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Abstract Detail

Kaplan Memorial Lecture

Alvarez-Buylla Roces, Elena [1].

From genes to complex networks and morphologies in plant evolution.

Understanding how information contained in genes is expressed as phenotypes and deriving formal frameworks to search for generic aspects of developmental constraints and evolution remains one of the main challenges of contemporary biological research. Evolutionary approaches to developmental mechanisms and systems biology, including high-throughput functional genomic studies and models of complex developmental gene regulatory networks, constitute two main approaches to meet such challenge. Using examples of flower patterns from the Pandanales, particularly the Triuridaceae, and the Zingiberales, as well as detailed molecular genetic data available for Arabidopsis thaliana, both general principles and specific examples of how genotypes map unto phenotypes, and morphological evolution, will be discussed. Theoretical, experimental, molecular genetic, as well as comparative morphology and evolutionary approaches will be integrated to summarize some salient contributions that have been made in plant evo-devo studies in our research group and beyond. The robustness and overall conservation of the main floral bauplan of angiosperms, that consists of concentric whorls of sepals, petals, stamens and carpels, as well as the exceptions to such plan will be approached. Gene regulatory network models will be used to address the restriction in the types and arrangements of floral organs among angiosperms, as well as how variants in the overall conserved floral plan may arise, including the unique homeotic floral arrangement of the Mexican endemic triurid Lacandonia schismatica (Triuridaceae): a mycoheterotrophic monocotyledonous plant with hermaphroditic homeotic reproductive axes that stands alone among 250,000 species of angiosperms, with central stamens surrounded by a peripheral gynoecium. We will also summarize molecular genetic data and evolutionary analyses towards the ultimate goal of exploring the mechanisms involved in the evolution of this unique homeotic flower. Another source of morphological diversity among flowers in angiosperms concerns the diverse morphogenetic patterns of particular floral organs. For example, several Zingiberales have petaloid stamens, or stamens with laminar, instead of radial, filaments. I will discuss novel hypotheses and explorations combining data derived from transcriptomic and classical molecular genetic experiments to document the involvement of the regulatory modules underlying floral organ specification and polarity to understanding stamen morphology in the Zingiberales. The need to further develop theoretical frameworks that combine models of gene regulatory networks, epigenetic landscapes that emerge from such networks, with mechanisms that provide positional information, and thus enable considerations of the spatio-temporal morphogenetic patterns, will be discussed in order to integrate the examples provided.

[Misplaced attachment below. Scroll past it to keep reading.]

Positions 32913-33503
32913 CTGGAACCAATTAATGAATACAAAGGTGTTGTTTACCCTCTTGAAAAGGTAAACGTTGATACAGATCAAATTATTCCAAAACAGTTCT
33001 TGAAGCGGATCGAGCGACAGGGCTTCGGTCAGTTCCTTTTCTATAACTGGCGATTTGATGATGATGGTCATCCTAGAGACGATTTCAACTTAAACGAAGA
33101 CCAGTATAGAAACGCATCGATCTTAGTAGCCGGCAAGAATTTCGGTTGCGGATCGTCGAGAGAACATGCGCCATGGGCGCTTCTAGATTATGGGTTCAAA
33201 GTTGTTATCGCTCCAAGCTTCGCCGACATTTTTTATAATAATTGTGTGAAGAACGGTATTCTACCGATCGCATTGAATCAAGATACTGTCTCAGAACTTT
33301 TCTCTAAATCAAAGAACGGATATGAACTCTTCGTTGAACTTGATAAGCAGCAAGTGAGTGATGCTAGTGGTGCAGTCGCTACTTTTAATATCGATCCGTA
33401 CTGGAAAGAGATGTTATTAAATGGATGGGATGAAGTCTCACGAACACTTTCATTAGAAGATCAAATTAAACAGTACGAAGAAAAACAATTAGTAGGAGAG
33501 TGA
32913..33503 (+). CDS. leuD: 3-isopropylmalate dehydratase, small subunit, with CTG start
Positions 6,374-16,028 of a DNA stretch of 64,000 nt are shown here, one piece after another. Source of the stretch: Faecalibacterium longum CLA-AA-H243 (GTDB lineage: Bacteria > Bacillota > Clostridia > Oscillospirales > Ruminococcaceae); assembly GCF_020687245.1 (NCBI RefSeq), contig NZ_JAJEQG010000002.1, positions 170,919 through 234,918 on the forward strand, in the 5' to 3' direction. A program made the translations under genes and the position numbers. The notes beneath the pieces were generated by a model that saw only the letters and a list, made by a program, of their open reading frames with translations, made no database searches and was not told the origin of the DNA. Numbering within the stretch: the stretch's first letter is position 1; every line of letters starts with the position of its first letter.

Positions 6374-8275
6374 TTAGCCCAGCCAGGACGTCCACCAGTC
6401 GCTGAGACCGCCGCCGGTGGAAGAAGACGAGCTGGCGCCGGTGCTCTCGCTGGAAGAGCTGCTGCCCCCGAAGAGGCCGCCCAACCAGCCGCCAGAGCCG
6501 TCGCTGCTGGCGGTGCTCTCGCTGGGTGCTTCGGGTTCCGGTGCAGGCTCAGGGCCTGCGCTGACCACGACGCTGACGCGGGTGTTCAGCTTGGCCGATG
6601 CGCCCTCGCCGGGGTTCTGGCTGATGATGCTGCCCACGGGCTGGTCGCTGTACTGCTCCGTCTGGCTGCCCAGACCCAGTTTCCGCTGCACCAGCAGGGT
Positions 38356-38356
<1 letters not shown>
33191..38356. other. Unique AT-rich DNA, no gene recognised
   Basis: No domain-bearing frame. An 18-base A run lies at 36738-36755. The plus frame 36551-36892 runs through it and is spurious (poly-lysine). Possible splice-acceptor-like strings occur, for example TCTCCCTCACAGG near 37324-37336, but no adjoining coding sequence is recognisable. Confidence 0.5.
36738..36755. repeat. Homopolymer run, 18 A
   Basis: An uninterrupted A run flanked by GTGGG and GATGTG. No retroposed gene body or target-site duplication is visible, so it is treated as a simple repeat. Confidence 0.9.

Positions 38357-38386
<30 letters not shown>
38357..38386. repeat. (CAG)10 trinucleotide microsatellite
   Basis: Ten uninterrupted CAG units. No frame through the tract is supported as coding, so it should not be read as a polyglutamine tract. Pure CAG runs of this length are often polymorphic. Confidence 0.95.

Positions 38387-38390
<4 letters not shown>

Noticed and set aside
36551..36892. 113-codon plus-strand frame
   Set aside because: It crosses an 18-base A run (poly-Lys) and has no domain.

Broader Impacts:

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1 - Universidad Nacional Autónoma de México, Instituto de Ecología, Cd. Universitaria, Mexico City, DF, 04510, Mexico

Gene regulatory networks
Morphological evolution
epigenetic landscapes
developmental restrictions

Presentation Type: Special Presentation
Session: S3
Location: Belle-Chasse/Riverside Hilton
Date: Monday, July 29th, 2013
Time: 4:00 PM
Number: S3001
Abstract ID:891
Candidate for Awards:None

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